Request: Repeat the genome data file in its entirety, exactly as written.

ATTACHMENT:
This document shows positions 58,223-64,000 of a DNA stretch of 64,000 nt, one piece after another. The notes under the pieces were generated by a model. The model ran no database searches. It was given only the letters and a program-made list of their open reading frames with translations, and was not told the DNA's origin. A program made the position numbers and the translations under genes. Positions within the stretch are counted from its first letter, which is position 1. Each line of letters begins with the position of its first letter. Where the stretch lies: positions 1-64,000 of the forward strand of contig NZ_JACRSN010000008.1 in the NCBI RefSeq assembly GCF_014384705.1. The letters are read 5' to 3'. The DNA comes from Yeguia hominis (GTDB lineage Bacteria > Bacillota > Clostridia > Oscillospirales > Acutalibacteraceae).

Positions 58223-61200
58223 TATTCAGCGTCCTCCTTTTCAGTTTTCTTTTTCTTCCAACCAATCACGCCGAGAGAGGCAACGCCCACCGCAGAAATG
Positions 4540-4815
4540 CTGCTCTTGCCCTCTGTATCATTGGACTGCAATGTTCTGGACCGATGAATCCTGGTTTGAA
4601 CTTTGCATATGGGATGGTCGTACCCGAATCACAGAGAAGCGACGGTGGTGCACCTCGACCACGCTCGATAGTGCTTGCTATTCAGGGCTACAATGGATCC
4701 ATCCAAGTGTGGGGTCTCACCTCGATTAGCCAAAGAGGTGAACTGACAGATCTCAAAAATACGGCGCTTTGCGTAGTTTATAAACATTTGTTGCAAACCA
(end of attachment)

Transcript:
This document shows positions 58,223-64,000 of a DNA stretch of 64,000 nt, one piece after another. The notes under the pieces were generated by a model. The model ran no database searches. It was given only the letters and a program-made list of their open reading frames with translations, and was not told the DNA's origin. A program made the position numbers and the translations under genes. Positions within the stretch are counted from its first letter, which is position 1. Each line of letters begins with the position of its first letter. Where the stretch lies: positions 1-64,000 of the forward strand of contig NZ_JACRSN010000008.1 in the NCBI RefSeq assembly GCF_014384705.1. The letters are read 5' to 3'. The DNA comes from Yeguia hominis (GTDB lineage Bacteria > Bacillota > Clostridia > Oscillospirales > Acutalibacteraceae).

Positions 58223-61200
58223 TATTCAGCGTCCTCCTTTTCAGTTTTCTTTTTCTTCCAACCAATCACGCCGAGAGAGGCAACGCCCACCGCAGAAATG
Positions 4540-4815
4540 CTGCTCTTGCCCTCTGTATCATTGGACTGCAATGTTCTGGACCGATGAATCCTGGTTTGAA
4601 CTTTGCATATGGGATGGTCGTACCCGAATCACAGAGAAGCGACGGTGGTGCACCTCGACCACGCTCGATAGTGCTTGCTATTCAGGGCTACAATGGATCC
4701 ATCCAAGTGTGGGGTCTCACCTCGATTAGCCAAAGAGGTGAACTGACAGATCTCAAAAATACGGCGCTTTGCGTAGTTTATAAACATTTGTTGCAAACCA